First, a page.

Money As A Scorecard


Money can be lots of different things, depending on who defines it. Money can create opportunities where none existed before. Money, in the form of cash, can leverage the outcome of a deal. Money, when effectively managed, can create a financially independent lifestyle. Money, in the form of credit, can also turn us into slaves of a kind, running to pay off our accumulated debts.

Money can be lots of different things. For the purpose of this report, Money is a Scorecard. Money, in this context, can help us determine a course of action, develop effective plans to reach our goals and act as a self-correcting process to put our plans back on track. Money can also help define our level of skill and understanding of the assets we can use to achieve and surpass our goals.

Suppose you need an extra $1,000 a month. What do you do and in what order to create and sustain that cash flow? What kind of product or service do you sell? How effective is your marketing plan at reaching the customers who need what you are offering?

Once you start making $1,000 a month, what do you need to do in what order to make and sustain $2,000, $3,000, $4,000 a month or more

When sales slump, as sometimes happens, using money as a scorecard can help redefine the marketing and sales process to make it more effective.

As the money-making project gains momentum, how is the money managed? How much is needed for operations? How much is set aside as an operating reserve? How much is set aside for future investment in passive cash flows? How money is managed is a scorecard that defines the health of a business, its ability to pay for itself, its employees and, of course, its owners for years to come.

The measure in all these scenarios is answered with a series of simple, direct, black and white questions that are answered yes or no. No grey areas. The answers can provide clues to what has to happen next to make the company grow.

For example: Did you reach the goal of $3,000 a month in gross revenue? Yes or no. If you did, keep the current processes in place and find ways to make them more efficient. If the answer is no, take a long, hard, honest look at what needs to improve or change to get back on track.

Did the marketing plan reach its expected goal? Yes or no. If, for example, the starting seed for advertising was $500, the expected return might be an increase of fifteen-hundred percent in three months, or $7,500 in monthly cash flow. (Yes, its possible with the right product or service and a highly directed marketing plan).

Using money as a scorecard can define the health of a business with a high degree of accuracy. It can do the same for a lifestyle.

Can you pay all your bills free of stress and worry? Yes or no.

Do you have a lifestyle reserve in case of economic readjustments that can last for a year or more? Yes or no. (A six-month reserve is not enough, since economic readjustments can last for years).

Do you have the cash flow necessary to invest in passive cash flows that can create a financially independent lifestyle? Yes or no.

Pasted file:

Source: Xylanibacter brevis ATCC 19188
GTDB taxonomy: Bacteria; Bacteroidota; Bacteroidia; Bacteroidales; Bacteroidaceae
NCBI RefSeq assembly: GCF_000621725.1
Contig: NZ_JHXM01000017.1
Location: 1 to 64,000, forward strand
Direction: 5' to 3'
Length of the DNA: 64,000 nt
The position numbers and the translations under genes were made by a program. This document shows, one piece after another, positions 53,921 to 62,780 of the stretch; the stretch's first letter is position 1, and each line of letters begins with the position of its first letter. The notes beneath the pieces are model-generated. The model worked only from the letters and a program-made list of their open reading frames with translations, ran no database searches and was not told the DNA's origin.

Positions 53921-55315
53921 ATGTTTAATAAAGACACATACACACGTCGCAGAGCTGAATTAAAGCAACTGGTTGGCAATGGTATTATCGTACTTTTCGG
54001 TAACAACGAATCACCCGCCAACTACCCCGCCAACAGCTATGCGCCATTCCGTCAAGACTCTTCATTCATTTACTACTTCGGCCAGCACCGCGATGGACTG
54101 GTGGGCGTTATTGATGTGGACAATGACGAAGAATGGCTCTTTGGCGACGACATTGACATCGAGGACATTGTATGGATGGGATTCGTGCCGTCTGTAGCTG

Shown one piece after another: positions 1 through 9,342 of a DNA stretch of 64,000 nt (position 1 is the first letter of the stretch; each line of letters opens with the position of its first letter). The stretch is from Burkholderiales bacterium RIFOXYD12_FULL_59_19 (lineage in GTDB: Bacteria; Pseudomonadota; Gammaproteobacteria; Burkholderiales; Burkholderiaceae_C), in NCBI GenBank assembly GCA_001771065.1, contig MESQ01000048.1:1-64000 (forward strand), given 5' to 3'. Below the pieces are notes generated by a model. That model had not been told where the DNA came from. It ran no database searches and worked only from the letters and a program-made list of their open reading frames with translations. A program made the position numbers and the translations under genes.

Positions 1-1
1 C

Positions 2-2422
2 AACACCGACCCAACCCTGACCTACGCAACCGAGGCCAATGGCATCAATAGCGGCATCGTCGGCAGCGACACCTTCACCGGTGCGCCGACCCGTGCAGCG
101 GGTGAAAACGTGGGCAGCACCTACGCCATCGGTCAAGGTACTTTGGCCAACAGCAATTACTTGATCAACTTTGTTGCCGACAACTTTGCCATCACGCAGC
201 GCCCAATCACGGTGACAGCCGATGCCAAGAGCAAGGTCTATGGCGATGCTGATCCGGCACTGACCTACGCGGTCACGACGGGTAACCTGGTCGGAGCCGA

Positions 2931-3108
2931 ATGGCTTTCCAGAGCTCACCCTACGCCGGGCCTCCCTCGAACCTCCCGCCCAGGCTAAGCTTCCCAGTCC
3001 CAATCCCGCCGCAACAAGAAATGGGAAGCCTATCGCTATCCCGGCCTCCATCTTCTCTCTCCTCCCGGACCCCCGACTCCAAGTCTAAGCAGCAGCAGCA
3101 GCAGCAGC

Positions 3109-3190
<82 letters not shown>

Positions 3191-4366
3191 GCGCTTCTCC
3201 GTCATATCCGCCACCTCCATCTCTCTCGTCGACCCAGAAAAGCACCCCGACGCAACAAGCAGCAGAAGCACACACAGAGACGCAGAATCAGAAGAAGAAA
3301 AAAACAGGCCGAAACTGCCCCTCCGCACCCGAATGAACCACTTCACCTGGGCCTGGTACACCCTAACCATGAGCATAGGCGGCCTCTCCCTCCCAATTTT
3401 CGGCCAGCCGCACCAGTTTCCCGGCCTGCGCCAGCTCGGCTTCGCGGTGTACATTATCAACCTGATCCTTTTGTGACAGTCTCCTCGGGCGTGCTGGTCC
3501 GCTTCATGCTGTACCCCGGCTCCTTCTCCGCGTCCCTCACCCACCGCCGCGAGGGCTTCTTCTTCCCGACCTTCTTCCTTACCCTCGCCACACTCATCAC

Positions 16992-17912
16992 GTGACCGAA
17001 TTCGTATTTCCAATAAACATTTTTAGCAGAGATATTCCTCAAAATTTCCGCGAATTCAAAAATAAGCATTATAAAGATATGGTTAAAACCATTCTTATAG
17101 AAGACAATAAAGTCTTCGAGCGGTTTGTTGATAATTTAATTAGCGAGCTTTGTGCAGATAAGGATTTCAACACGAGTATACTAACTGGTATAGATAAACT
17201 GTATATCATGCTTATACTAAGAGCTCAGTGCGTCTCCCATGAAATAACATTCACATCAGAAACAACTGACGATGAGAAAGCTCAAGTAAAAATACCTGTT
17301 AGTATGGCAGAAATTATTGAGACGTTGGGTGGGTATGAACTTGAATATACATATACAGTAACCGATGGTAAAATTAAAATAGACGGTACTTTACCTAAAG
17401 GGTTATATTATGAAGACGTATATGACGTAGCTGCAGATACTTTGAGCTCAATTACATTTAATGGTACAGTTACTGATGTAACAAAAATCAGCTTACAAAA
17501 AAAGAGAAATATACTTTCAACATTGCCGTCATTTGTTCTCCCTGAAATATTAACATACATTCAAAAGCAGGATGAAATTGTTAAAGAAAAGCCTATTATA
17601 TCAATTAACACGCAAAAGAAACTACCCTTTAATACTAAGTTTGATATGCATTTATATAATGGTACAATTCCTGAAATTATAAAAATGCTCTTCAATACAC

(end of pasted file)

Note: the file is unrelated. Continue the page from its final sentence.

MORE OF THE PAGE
Money on a personal level is a scorecard that defines how well the business is doing for YOU in providing a long-term lifestyle solution (financial independence). With that in mind, here are a few guidelines:

***Create a business that is more than just another job that you happen to own. Design the business to support itself, its employees and you in that order.

***Invest in passive cash flows that you understand. If its real estate, do that. If its dividend stocks, focus in that area. Concentrate on what you understand that can produce consistent, measurable results.

***Keep your own council when it comes to managing money. Trust your gut. There are a lot of people who may want a piece of your pie, but if the opportunity smells funny, don’t “eat it.”

In conclusion, using money as a scorecard leverages personal and professional choices. The most powerful example is the concept of cash & carry. Go into a grocery store, choose what you want and pay for it at the check stand. In a fraction of a second, what was the stores inventory is now yours to do with as you wish.

The cash & carry concept is powerful because you don’t have to apply for credit or ask permission. You make a choice and act!

A cash & carry, debt-free lifestyle combined with enough passive cash flows to create a financially independent lifestyle can be transforming. What would you do if you had all the time in the world to wake up with you please, travel where and when you want, have time for family and friends and, as much as is humanly possible, live life on your own terms.

Is this a “get rich quick” game? No. It takes time to build the skills, manage the money and build a lifestyle. Can the journey be financially and personally rewarding? Absolutely!

One last point. Keep your own council. What ever choices you make you have to live with. If something isn’t working, do your homework to create a new, more effective plan. Act in your own best interest as much as life circumstances allow.

Money is nothing more than a scorecard that measures results. Results are the measure of truth. Did your plan work? Yes or no.

Copyright © 2018, Moody Publishing Co., LLC